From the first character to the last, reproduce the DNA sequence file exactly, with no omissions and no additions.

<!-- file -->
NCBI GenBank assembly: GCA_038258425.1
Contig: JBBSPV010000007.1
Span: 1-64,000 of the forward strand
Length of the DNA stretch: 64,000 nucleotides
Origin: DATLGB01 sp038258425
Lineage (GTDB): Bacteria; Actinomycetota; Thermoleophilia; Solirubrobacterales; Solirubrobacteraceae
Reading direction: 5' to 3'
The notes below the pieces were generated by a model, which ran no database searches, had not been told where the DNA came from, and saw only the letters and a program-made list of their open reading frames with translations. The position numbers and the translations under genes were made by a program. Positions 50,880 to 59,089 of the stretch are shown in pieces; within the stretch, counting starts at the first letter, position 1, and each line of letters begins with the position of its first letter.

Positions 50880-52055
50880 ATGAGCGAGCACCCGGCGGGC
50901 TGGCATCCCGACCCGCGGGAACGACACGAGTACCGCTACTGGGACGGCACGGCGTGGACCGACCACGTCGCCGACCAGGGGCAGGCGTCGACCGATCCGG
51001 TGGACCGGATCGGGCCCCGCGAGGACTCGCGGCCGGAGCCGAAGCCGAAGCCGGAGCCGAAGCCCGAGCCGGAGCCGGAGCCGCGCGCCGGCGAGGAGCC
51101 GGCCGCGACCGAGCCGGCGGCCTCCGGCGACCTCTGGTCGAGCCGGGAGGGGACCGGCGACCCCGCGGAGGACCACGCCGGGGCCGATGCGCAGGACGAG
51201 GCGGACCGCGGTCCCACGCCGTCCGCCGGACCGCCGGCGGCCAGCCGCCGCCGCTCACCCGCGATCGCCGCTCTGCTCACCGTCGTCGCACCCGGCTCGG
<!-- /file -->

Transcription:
NCBI GenBank assembly: GCA_038258425.1
Contig: JBBSPV010000007.1
Span: 1-64,000 of the forward strand
Length of the DNA stretch: 64,000 nucleotides
Origin: DATLGB01 sp038258425
Lineage (GTDB): Bacteria; Actinomycetota; Thermoleophilia; Solirubrobacterales; Solirubrobacteraceae
Reading direction: 5' to 3'
The notes below the pieces were generated by a model, which ran no database searches, had not been told where the DNA came from, and saw only the letters and a program-made list of their open reading frames with translations. The position numbers and the translations under genes were made by a program. Positions 50,880 to 59,089 of the stretch are shown in pieces; within the stretch, counting starts at the first letter, position 1, and each line of letters begins with the position of its first letter.

Positions 50880-52055
50880 ATGAGCGAGCACCCGGCGGGC
50901 TGGCATCCCGACCCGCGGGAACGACACGAGTACCGCTACTGGGACGGCACGGCGTGGACCGACCACGTCGCCGACCAGGGGCAGGCGTCGACCGATCCGG
51001 TGGACCGGATCGGGCCCCGCGAGGACTCGCGGCCGGAGCCGAAGCCGAAGCCGGAGCCGAAGCCCGAGCCGGAGCCGGAGCCGCGCGCCGGCGAGGAGCC
51101 GGCCGCGACCGAGCCGGCGGCCTCCGGCGACCTCTGGTCGAGCCGGGAGGGGACCGGCGACCCCGCGGAGGACCACGCCGGGGCCGATGCGCAGGACGAG
51201 GCGGACCGCGGTCCCACGCCGTCCGCCGGACCGCCGGCGGCCAGCCGCCGCCGCTCACCCGCGATCGCCGCTCTGCTCACCGTCGTCGCACCCGGCTCGG